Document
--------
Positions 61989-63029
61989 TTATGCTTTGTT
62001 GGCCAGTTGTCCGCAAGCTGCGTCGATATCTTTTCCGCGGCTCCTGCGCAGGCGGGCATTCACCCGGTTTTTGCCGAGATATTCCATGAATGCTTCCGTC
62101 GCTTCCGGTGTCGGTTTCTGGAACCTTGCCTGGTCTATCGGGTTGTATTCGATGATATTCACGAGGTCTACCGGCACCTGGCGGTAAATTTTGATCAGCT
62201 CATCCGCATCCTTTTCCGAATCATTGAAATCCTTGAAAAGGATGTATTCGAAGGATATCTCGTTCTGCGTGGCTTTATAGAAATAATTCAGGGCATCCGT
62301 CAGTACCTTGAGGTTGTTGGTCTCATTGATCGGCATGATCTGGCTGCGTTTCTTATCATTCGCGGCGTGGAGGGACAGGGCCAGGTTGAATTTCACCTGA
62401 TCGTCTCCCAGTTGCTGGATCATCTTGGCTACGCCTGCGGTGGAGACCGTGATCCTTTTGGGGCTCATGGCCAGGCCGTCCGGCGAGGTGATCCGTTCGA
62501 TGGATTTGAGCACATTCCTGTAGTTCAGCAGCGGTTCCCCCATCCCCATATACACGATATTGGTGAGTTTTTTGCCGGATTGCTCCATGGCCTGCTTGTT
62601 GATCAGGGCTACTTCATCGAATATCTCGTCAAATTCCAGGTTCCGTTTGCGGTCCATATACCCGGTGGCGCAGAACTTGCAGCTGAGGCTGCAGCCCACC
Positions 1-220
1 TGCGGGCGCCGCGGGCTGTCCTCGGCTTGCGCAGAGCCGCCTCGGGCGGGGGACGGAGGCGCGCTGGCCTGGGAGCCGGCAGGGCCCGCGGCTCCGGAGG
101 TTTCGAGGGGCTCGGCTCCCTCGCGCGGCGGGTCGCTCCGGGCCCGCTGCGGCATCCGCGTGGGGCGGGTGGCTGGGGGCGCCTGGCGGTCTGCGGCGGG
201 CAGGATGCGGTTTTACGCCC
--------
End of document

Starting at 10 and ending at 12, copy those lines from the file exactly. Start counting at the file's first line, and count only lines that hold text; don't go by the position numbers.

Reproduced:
Positions 1-220
1 TGCGGGCGCCGCGGGCTGTCCTCGGCTTGCGCAGAGCCGCCTCGGGCGGGGGACGGAGGCGCGCTGGCCTGGGAGCCGGCAGGGCCCGCGGCTCCGGAGG
101 TTTCGAGGGGCTCGGCTCCCTCGCGCGGCGGGTCGCTCCGGGCCCGCTGCGGCATCCGCGTGGGGCGGGTGGCTGGGGGCGCCTGGCGGTCTGCGGCGGG